27th June, 2017
Patent professionals have already been in much anxiety about the much awaited Unified Patent Court. Many factors had contributed for this expectation in the past: The BREXIT itself, then the beginning of the negotiations between Britain and the EU on Article 50 of the TEU, the legal procedures making these negotiations further complicated, and finally the rather turbulent snap election called by the British Prime Minister in June 2017.
Now, while one might have expected that the sole thorn in the flesh of the UPC would be the United Kingdom, Germany now surprisingly appears as a bar to the implementation of the Court and the Unified Patent system as a whole. Indeed, all that was necessary for the UPC Agreement to be ratified was signature by the President of Germany of the corresponding ratification bill after it successfully passed both houses of the German parliament. However, in the last minute the Federal Supreme Court of Germany has expressly requested the German President not to sign the bill, since the matter is now under judicial scrutiny of that Court. This has been recently covered by the German mainstream newspaper “F.A.Z.”.
The background: A “constitutional complaint” (Verfassungsbeschwerde, case no. Az. 2 BvR 739/17) has been filed before the Court by a yet unknown private person, stating that the UPC regulations are unconstitutional. So far, the Court has not yet issued an official statement, nonetheless the complaint has not been formally rejected either – this is clearly suggested by the fact that the German President was now asked not to sign the ratification bill. Thus, it is expected that the Court itself will have to draw its conclusions as to whether the UPC Agreement infringes the German constitution or not.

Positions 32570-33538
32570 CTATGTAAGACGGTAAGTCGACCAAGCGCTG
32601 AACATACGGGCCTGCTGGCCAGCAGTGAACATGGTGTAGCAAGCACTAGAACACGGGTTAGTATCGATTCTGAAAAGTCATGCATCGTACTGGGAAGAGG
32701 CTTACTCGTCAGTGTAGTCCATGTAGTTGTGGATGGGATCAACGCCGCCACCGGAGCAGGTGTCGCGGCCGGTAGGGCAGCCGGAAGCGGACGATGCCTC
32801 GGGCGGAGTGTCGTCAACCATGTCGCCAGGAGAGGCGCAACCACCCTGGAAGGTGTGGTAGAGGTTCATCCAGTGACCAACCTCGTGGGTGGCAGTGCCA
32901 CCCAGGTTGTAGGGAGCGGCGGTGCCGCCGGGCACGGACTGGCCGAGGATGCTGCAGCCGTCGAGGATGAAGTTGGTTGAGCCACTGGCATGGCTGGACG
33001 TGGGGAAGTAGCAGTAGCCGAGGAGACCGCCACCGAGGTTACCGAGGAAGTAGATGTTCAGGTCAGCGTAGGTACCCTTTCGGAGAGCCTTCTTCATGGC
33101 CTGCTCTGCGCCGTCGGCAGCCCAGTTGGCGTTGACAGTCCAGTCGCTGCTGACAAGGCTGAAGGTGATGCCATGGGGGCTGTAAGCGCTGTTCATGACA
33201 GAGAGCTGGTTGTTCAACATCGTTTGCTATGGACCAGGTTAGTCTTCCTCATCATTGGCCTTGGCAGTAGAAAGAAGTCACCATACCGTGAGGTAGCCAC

There is much speculation as to what might be the grounds of the complaint that triggered this sudden and unexpected move by the Federal Supreme Court of Germany. If one searches for news on the subject, the results show various observers from the IP field have put together their two penniess worth on the subject – some arguing that there might be enough grounds to determine the UPC to be unconstitutional, others clearly stating that there is no infringement at all.
A common assumption is that this particular complaint is connected to four other constitutional complaints filed in the past (under case no. 2 BvR 2480/10, 2 BvR 421/13, 2 BvR 756/16 and 2 BvR 786/16). These complaints, in general, criticise the current structure of the European Patent Office, in that it does not have an independent appellate instance (as the Boards of Appeal are an integral part of the EPO itself and its own hierarchy). Considering that Unitary Patents are to be issued by the EPO, this could be a possible explanation for the sudden halt dictated by the highest German Court. Nonetheless, it is momentarily recommended to await an official statement from the Federal Supreme Court on this matter, in order to eliminate all possible speculation.
One thing remains certain, though: These events constitute a huge setback for the implementation of the UPC and the Unitary Patent System in Europe. Although the Constitutional Court is expected to render a decision on the four other complaints of this year, mentioned above, this single complaint might demand even more time to be deliberated upon. At this point, the BREXIT seems to have faded from the spotlight in the UPC’s struggle to come into being.
Nikolaus B. Wappmannsberger & Dr. Alexander Wyrwoll, President - Communications Commission